Me with my CSA farmer Bruce Haas.

Me with my CSA farmer Bruce Haas.

I talk a lot about shopping local and supporting community businesses like a farmer’s market or an independent health food store because this is where a person can make her money really count. Shopping local is like an investment in where you live. All your hard-earned money goes directly—or nearly directly–into the hands of the people you may even call your neighbors. It’s the time-tested axiom of thinking global and acting local.

For me, the greatest of these investments has been my membership in Daydream Farms CSA program. CSA stands for Community-Supported Agriculture, and its history in this country dates from the mid 80s. According to the very-cool-for-farmers website Harvest Hand, Robyn Van En “was the organic farmer who founded the Community Supported Agriculture (CSA) movement in the United States and applied the CSA concept at her farm in South Egremont, Massachusetts, Indian Line Farm. In the 30 years since Indian Line Farm was founded, CSAs have become understood and adopted by thousands of communities around the world, but when Robyn Van En was pioneering the model in the mid-1980s, it was revolutionary.”

My CSA is a business agreement between Daydream Farm owner Bruce Haas and me (along with several other of my market friends), in which I supply investment money at the beginning of the market season so that Bruce can have cash to run his farm. We decide how much my up-front investment is going to be, but some CSA’s have set prices for half a season to a full season worth of produce and other items. For this investment, I get a little discount on what I buy, which is already reasonable beyond belief, in my mind.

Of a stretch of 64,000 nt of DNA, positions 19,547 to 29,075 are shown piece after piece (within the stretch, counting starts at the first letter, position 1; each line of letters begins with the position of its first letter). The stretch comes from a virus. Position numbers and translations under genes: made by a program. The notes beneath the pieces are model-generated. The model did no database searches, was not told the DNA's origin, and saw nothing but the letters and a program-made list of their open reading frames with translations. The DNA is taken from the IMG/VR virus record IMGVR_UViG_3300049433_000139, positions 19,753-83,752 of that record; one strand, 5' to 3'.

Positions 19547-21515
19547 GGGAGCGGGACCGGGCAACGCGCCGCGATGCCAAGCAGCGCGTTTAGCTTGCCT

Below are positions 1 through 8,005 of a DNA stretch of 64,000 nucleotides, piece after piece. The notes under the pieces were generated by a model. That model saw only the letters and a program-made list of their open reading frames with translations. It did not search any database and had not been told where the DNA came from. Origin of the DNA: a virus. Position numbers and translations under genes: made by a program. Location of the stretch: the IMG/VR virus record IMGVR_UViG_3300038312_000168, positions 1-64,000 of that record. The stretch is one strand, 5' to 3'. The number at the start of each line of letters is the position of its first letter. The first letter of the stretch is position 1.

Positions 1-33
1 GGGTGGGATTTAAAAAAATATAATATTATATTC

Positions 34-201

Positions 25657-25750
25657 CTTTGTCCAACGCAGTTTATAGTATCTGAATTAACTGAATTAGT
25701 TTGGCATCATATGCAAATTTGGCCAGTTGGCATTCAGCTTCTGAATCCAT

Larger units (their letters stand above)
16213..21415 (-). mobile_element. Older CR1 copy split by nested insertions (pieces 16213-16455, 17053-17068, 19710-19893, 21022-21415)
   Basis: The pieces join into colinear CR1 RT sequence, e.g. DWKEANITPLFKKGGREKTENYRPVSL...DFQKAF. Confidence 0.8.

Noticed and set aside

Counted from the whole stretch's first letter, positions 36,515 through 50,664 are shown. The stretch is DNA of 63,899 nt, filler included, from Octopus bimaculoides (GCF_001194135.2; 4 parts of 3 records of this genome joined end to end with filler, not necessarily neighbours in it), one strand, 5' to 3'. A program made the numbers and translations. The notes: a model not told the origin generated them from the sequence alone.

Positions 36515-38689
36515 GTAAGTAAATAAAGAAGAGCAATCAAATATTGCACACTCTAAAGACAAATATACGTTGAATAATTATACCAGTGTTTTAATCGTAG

I “spend” this investment at the market each Saturday, until I’ve spent it all the way down. Then, I reinvest! And so it goes through about September, when we turn the agreement around and I begin buying on credit until a few weeks after the market ends (maybe mid-November) and Bruce is no longer making deliveries to town. At that point, I write him a check, based entirely on my calculations, and send it his way with warm wishes for the family, happy holidays, and plans to see him early next spring. Now he has money to order seed and start the next year. Try that kind of agreement with the superstore down the street.

Not all CSA’s work the same. A lot of farmers deliver boxes to their members part or all of the year, ensuring variety and quality but not necessarily the ability to pick and choose produce. Others offer “deals” for labor. A friend of mine has such an agreement with a local farm, and she takes her son with her to work on the farm a couple of days a month for a win-win—she invests in the farmer, gets great organic produce and meat products at a discount, and introduces the next generation to the importance and bounty of local, organic farm production.

Interested in a CSA near you? There’s bound to be one. Check out to find it. Invest in the future—yours, family farming’s, and the Earth’s. Big corporate CEOs will never miss the income. Really.

Learn more about extraordinary Robyn Van En in the book Sharing the Harvest: A Citizen’s Guide to Community Supported Agriculture, 2nd Edition. Available in storefronts and online and, most importantly, your public library.

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